On test: Volvo XC70

Can Volvo’s latest multi-tasking motor appeal to a wider audience? Oliver Mark finds out.

Volvo cars are the steady Eddys of the automotive industry. In fact, driving a Volvo, along with spending Saturday afternoon wandering the aisles of B&Q, is one of the most adult things you can do.

Volvo XC70 D4 spec

  • Engine: Five-cyl, 2.4 litre turbodiesel
  • Power: 163hp
  • Transmission: Six-speed manual
  • 0-62mph 10.2secs
  • Fuel consumption (combined): 51mpg
  • Weight: 1.8t
  • Towing capacity: 2.1t
  • Starting price: £33,905


Despite the Swedes being famed for their looks, the XC70 4wd estate doesn’t quite have the same chiselled nose and slender body that has left many middle-aged women wobbly at the knees.

It’s a car of two halves. From the waist up it’s smart and inoffensive. The bottom half is less agreeable; clad in an unsubtle plastic trim it makes Bjorn Borg’s 1970s mullet look cool.


A trawl through the cabin checklist reveals the XC70’s interior to be one of the best equipped on the market. The seats are comfortable and the kit count is enormous. The materials and finish are smart, too.

A fold-down dog cage keeps the pets in the boot and the children out of it. Two extra seats can also be specified in the back.

A false boot floor hides a handy nick-nack tray and a cavern for a spare wheel (an optional extra). A one-touch button flops the rear pews down to double the boot size.


If it’s four-wheel drive you’re after, go for the 2.4-litre engine. The five-cylinder turbo diesel will pump out 163hp – more than adequate for day-to-day trundling and it should be enough for general towing duties, too.

For real the donkeywork there’s a muscle-laden 3-litre petrol that will boot out 215hp.

Unadventurous driving with the smallest engine will yield about 50mpg – good going for a four-wheel drive. If you’re struggling to reach that then venture into the depths of the 7in screen – there lurk various tips for how to drive more economically.

At tick-over, the engine runs at 750rpm. Lifting your toe off the clutch ups that to 1,000rpm, which makes the car practically unstallable.

Driving it

The XC70 is a jack-of-all-trades, so you should have no bother charging around this year’s rutty fields before hitting the open road in something with the warmth and comfort of a kangaroo’s pouch.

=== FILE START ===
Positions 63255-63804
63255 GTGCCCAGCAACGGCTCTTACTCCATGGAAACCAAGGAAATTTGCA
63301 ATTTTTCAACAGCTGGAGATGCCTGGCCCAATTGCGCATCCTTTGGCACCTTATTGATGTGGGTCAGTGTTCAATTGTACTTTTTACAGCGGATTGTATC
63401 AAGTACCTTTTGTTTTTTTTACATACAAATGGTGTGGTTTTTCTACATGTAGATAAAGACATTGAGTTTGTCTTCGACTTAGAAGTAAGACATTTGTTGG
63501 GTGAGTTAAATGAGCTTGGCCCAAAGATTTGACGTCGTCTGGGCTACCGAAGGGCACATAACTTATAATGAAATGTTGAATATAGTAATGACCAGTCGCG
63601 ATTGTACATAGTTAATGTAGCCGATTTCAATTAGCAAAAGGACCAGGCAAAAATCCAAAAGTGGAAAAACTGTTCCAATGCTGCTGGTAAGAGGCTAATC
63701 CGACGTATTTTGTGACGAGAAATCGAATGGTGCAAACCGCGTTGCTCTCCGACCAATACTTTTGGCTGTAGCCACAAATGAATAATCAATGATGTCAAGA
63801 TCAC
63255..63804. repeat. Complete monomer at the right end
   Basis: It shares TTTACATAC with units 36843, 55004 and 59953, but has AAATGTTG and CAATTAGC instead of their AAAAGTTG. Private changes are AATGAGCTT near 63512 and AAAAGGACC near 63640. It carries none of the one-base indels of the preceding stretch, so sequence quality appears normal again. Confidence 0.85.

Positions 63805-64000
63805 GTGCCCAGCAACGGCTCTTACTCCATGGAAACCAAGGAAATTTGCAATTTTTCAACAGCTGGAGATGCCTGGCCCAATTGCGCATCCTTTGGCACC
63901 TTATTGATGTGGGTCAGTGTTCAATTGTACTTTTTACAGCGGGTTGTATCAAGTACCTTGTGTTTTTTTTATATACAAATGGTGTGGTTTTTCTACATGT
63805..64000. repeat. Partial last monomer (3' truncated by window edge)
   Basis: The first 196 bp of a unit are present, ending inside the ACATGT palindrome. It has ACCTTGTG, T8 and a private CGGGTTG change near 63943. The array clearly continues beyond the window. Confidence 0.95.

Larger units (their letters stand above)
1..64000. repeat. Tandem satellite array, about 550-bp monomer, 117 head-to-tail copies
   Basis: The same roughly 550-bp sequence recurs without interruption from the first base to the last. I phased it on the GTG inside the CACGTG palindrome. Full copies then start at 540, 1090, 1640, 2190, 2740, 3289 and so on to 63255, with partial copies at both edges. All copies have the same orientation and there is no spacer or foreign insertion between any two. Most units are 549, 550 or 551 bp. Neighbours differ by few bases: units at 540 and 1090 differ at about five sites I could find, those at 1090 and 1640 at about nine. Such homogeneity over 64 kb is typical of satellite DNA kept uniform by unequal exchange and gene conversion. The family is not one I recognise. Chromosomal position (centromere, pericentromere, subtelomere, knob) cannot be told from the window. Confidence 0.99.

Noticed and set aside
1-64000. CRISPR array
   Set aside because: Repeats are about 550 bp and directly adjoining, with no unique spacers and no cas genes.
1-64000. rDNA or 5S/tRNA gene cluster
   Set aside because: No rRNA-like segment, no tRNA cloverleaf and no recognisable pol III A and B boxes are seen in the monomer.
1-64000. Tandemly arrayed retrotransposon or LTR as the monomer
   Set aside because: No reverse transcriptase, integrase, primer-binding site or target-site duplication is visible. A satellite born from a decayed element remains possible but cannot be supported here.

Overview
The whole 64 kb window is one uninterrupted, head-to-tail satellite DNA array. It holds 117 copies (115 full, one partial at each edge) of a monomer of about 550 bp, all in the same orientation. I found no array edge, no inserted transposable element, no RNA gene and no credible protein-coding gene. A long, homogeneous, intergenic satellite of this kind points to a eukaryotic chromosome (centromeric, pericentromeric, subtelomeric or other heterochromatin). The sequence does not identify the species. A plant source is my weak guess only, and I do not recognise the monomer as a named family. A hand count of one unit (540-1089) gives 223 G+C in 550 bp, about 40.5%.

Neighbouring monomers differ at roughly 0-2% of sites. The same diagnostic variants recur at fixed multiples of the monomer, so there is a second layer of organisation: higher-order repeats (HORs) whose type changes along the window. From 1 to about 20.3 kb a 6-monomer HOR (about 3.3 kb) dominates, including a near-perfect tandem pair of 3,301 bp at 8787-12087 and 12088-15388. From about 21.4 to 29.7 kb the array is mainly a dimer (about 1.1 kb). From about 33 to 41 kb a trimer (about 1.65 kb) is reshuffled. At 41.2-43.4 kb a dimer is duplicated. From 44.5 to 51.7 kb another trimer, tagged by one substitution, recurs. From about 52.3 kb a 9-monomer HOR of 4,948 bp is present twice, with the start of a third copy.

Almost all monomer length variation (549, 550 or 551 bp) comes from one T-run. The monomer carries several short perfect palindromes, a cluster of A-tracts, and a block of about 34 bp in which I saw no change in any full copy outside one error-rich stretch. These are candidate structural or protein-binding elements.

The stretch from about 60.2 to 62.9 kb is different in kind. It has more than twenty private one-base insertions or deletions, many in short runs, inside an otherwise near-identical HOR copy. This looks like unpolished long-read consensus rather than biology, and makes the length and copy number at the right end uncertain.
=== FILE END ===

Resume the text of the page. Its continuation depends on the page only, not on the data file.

It might maintain a slight preference for tarmac but don’t expect it to handle quite like a saloon. It’s basically a V70 on stilts, so there’s a fair bit of body roll around corners. Those all-weather tyres – handy off road – lack a bit of grip, too.

Gearshifts are smooth and, at speed, wind and road noise is almost non-existent. The only sound comes from the pleasant mutter of the diesel.

Off piste, it’s as good as anything the length of a barge could be. It might not wade through mud quite like a truck, but its 210mm ground clearance should keep its belly clean.


Our test car came with a migraine-inducing colour screen. A few minutes exploring it and you should find everything you could need on a car (and some things that you probably don’t).

Turn on or off collision warning, lane departure warning and hill decent control. Want more? Add the blind spot information system and a reversing sensor to the list.

Fortunately, shortcut keys on the centre console can control some of these.

Farmers Weekly verdict

The XC70 is not quite a fashion accessory (until you’re over the age of 40, anyway), nor the most charismatic car on the market, but it is well screwed together.

It doesn’t have the road poise to rival a saloon either, but the squidgy off-road suspension is ideal for pothole-ridden roads and the cabin is top notch.

Rivals to the Volvo XC70

Sporty 4x4s seem to be the fashionable choice right now, but estate cars have their merits. Here’s some of the other options on the market.

  • Peugeot 508 RXH (£33,695)
  • Audi A4 Allroad (£31,380)
  • VW Passat Alltrack (£28,480)
  • Skoda Octavia Scout (£22,300)
  • Subaru Legacy Outback (£28,870)


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